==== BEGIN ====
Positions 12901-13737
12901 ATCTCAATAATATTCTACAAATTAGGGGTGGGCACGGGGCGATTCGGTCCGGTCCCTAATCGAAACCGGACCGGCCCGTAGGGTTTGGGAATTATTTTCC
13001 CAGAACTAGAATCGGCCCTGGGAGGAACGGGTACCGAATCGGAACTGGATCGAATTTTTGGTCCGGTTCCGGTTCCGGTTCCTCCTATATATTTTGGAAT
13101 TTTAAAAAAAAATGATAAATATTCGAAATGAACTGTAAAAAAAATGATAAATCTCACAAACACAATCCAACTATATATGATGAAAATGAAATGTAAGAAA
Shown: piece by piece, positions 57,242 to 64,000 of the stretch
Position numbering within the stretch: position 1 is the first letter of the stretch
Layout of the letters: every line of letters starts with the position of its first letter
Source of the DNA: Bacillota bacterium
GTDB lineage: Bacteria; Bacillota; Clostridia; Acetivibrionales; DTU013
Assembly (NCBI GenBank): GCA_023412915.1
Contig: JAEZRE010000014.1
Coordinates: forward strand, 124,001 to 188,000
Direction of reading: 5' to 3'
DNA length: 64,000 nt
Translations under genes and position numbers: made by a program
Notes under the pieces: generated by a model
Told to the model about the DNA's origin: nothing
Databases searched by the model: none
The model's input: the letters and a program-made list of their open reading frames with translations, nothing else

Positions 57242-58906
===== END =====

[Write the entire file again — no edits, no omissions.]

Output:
Positions 12901-13737
12901 ATCTCAATAATATTCTACAAATTAGGGGTGGGCACGGGGCGATTCGGTCCGGTCCCTAATCGAAACCGGACCGGCCCGTAGGGTTTGGGAATTATTTTCC
13001 CAGAACTAGAATCGGCCCTGGGAGGAACGGGTACCGAATCGGAACTGGATCGAATTTTTGGTCCGGTTCCGGTTCCGGTTCCTCCTATATATTTTGGAAT
13101 TTTAAAAAAAAATGATAAATATTCGAAATGAACTGTAAAAAAAATGATAAATCTCACAAACACAATCCAACTATATATGATGAAAATGAAATGTAAGAAA
Shown: piece by piece, positions 57,242 to 64,000 of the stretch
Position numbering within the stretch: position 1 is the first letter of the stretch
Layout of the letters: every line of letters starts with the position of its first letter
Source of the DNA: Bacillota bacterium
GTDB lineage: Bacteria; Bacillota; Clostridia; Acetivibrionales; DTU013
Assembly (NCBI GenBank): GCA_023412915.1
Contig: JAEZRE010000014.1
Coordinates: forward strand, 124,001 to 188,000
Direction of reading: 5' to 3'
DNA length: 64,000 nt
Translations under genes and position numbers: made by a program
Notes under the pieces: generated by a model
Told to the model about the DNA's origin: nothing
Databases searched by the model: none
The model's input: the letters and a program-made list of their open reading frames with translations, nothing else

Positions 57242-58906